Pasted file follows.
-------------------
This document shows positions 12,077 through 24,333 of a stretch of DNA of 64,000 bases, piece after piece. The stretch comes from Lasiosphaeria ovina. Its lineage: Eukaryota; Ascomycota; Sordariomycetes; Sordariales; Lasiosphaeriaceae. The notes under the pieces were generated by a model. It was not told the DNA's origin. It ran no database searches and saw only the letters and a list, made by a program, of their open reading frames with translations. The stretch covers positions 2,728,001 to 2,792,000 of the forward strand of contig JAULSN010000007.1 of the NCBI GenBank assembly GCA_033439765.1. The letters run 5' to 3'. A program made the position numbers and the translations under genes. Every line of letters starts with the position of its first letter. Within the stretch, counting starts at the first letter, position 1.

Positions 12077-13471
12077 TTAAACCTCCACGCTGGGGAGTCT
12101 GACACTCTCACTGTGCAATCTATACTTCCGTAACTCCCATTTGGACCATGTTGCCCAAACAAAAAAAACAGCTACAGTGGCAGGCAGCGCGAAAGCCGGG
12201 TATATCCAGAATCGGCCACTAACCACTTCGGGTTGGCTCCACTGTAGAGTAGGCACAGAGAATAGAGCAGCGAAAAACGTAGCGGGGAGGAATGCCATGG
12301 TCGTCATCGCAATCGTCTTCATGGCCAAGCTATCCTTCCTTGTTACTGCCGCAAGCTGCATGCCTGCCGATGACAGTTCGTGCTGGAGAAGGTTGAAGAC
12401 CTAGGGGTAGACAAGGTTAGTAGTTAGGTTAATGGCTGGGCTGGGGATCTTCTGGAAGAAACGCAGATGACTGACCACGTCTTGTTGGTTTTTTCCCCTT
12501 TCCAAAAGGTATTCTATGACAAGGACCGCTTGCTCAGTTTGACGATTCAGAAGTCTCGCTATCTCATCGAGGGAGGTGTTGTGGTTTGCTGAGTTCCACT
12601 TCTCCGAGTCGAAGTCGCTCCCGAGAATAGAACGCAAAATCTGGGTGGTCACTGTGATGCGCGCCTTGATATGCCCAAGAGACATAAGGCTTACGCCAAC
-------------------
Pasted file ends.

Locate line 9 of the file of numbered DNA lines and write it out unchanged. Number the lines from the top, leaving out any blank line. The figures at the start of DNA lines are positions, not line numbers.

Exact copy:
12601 TCTCCGAGTCGAAGTCGCTCCCGAGAATAGAACGCAAAATCTGGGTGGTCACTGTGATGCGCGCCTTGATATGCCCAAGAGACATAAGGCTTACGCCAAC